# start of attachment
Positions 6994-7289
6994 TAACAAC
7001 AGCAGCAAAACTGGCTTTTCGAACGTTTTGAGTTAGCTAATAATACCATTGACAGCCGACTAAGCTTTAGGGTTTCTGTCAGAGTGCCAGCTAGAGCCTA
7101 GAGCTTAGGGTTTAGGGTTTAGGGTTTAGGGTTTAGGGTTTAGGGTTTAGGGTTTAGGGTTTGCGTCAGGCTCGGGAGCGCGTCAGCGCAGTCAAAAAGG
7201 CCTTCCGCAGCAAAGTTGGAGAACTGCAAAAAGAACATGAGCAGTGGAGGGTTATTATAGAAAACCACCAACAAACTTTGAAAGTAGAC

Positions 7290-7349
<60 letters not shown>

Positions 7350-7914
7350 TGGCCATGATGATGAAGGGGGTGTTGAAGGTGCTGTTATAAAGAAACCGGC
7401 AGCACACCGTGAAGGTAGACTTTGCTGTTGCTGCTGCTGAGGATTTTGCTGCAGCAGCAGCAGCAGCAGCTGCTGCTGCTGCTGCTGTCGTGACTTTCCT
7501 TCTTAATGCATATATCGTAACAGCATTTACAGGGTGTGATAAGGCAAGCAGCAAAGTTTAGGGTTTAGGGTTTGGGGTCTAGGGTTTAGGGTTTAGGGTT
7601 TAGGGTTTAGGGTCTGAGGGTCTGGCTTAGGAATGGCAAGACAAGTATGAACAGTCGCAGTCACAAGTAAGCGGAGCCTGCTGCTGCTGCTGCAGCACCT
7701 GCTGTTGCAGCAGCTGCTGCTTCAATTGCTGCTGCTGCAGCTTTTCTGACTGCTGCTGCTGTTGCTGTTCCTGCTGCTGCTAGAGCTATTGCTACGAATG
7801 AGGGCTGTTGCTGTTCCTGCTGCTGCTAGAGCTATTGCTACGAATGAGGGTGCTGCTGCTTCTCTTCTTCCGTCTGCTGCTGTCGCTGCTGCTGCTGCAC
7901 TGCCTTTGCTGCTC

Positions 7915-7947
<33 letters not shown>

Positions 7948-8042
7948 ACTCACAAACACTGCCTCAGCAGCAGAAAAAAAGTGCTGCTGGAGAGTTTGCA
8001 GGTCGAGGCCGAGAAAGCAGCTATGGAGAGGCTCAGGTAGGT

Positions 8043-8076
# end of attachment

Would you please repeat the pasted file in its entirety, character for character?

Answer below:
Positions 6994-7289
6994 TAACAAC
7001 AGCAGCAAAACTGGCTTTTCGAACGTTTTGAGTTAGCTAATAATACCATTGACAGCCGACTAAGCTTTAGGGTTTCTGTCAGAGTGCCAGCTAGAGCCTA
7101 GAGCTTAGGGTTTAGGGTTTAGGGTTTAGGGTTTAGGGTTTAGGGTTTAGGGTTTAGGGTTTGCGTCAGGCTCGGGAGCGCGTCAGCGCAGTCAAAAAGG
7201 CCTTCCGCAGCAAAGTTGGAGAACTGCAAAAAGAACATGAGCAGTGGAGGGTTATTATAGAAAACCACCAACAAACTTTGAAAGTAGAC

Positions 7290-7349
<60 letters not shown>

Positions 7350-7914
7350 TGGCCATGATGATGAAGGGGGTGTTGAAGGTGCTGTTATAAAGAAACCGGC
7401 AGCACACCGTGAAGGTAGACTTTGCTGTTGCTGCTGCTGAGGATTTTGCTGCAGCAGCAGCAGCAGCAGCTGCTGCTGCTGCTGCTGTCGTGACTTTCCT
7501 TCTTAATGCATATATCGTAACAGCATTTACAGGGTGTGATAAGGCAAGCAGCAAAGTTTAGGGTTTAGGGTTTGGGGTCTAGGGTTTAGGGTTTAGGGTT
7601 TAGGGTTTAGGGTCTGAGGGTCTGGCTTAGGAATGGCAAGACAAGTATGAACAGTCGCAGTCACAAGTAAGCGGAGCCTGCTGCTGCTGCTGCAGCACCT
7701 GCTGTTGCAGCAGCTGCTGCTTCAATTGCTGCTGCTGCAGCTTTTCTGACTGCTGCTGCTGTTGCTGTTCCTGCTGCTGCTAGAGCTATTGCTACGAATG
7801 AGGGCTGTTGCTGTTCCTGCTGCTGCTAGAGCTATTGCTACGAATGAGGGTGCTGCTGCTTCTCTTCTTCCGTCTGCTGCTGTCGCTGCTGCTGCTGCAC
7901 TGCCTTTGCTGCTC

Positions 7915-7947
<33 letters not shown>

Positions 7948-8042
7948 ACTCACAAACACTGCCTCAGCAGCAGAAAAAAAGTGCTGCTGGAGAGTTTGCA
8001 GGTCGAGGCCGAGAAAGCAGCTATGGAGAGGCTCAGGTAGGT

Positions 8043-8076